With the White Sox, both Jimenez and Cease have found success in Double-A and Advanced Class-A, respectively.

Jimenez is hitting .331 with a .992 OPS, 9 homers and 35 RBI in 35 games. Cease is 6-2 with a 2.83 ERA, 1.22 WHIP and 57 strikeouts in 47.2 innings.

As the Cubs work to get their offense settled into a consistent groove, some Cubs fans have been looking at what might've been with guys like Torres and Jimenez.

"You can't have it both ways, man," Maddon said. "I'm happy for Gleyber. When he left, we talked about it. And we talked about the kids that went to the White Sox. It's good stuff. 

"I'm really disappointed if anybody's disappointed in the fact we won the World Series in 2016 and the fact that the guy we're talking about that we had to give up Gleyber for was so instrumental in that happening. That's bad process if you're gonna get stuck on something like that. Be happy for Gleyber. Be happy for him."

Maddon has been a fan of Torres' since he saw him in spring training in 2015, Maddon's first year in the Cubs organization.

"This kid's 21, with high, high baseball intellect," Maddon said. "He's very similar to Javy on the field. I've had some great conversations with him in the past.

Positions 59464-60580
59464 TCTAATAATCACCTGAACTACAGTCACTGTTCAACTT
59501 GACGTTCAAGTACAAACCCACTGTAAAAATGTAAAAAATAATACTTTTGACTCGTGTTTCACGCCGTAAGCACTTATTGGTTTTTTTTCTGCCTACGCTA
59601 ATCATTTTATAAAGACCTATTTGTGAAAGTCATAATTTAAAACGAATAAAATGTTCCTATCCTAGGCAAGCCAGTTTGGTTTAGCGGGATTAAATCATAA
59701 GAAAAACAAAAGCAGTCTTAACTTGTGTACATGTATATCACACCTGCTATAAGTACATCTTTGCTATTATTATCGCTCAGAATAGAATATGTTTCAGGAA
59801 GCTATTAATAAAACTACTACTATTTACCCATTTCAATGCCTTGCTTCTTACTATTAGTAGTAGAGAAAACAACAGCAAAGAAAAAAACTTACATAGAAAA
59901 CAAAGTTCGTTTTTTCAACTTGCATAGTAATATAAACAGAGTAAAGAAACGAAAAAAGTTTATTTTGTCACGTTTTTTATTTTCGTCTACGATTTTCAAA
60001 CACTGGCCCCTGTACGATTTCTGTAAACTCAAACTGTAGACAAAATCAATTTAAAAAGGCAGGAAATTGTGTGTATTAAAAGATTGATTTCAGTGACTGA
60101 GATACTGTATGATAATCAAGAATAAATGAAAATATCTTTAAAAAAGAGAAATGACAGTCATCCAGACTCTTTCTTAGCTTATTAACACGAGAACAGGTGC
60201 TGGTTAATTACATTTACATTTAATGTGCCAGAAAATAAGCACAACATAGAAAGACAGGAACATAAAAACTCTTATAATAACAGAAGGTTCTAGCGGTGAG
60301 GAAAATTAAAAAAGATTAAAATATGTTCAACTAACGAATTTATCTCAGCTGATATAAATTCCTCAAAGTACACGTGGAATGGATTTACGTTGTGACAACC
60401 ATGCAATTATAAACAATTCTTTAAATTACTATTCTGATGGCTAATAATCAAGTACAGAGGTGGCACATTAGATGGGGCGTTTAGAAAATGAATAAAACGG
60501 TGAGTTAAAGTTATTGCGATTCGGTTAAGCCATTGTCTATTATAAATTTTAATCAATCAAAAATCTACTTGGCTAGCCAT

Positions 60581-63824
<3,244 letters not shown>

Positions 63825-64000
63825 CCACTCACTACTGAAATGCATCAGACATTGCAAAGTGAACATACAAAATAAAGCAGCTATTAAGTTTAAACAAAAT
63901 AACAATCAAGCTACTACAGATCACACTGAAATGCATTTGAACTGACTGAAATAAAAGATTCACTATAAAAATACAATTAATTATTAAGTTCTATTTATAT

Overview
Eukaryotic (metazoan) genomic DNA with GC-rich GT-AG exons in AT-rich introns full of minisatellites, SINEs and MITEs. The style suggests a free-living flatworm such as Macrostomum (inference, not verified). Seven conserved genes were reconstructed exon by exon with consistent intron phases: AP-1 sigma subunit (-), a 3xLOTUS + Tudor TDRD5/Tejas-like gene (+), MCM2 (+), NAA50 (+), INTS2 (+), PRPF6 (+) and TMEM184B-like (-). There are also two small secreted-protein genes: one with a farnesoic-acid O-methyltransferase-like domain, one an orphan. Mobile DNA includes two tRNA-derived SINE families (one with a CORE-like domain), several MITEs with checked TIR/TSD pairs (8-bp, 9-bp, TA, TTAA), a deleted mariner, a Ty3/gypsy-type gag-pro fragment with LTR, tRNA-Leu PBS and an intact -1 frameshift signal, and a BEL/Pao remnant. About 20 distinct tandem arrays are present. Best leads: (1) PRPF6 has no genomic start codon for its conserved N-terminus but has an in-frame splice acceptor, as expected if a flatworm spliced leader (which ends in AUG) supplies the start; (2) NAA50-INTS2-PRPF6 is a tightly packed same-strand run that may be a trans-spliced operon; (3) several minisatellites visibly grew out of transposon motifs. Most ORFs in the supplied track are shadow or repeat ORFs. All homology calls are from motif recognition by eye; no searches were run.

"The first time I saw him in spring training, I thought this guy's for real. It was like one at-bat, line drive to RF, I said who is this guy? And then you have a conversation with him. He's solid."

Maddon's point is a great one — would Cubs fans prefer to still have Torres and NOT have the 2016 World Series championship? Because that title doesn't happen without Chapman, regardless of how you feel about him as a person or what the Cubs had to give up to acquire him.

"Don't play that game," Maddon said. "Be happy for [Torres]. I'm gonna be happy when Eloy and Dylan make it up here. All these dudes, I want them to get here and be really good. And the guys that we get, I want them to be really good. 

"I don't understand why somebody's gotta lose all the time. This is an absolute classic example of what was good for both teams."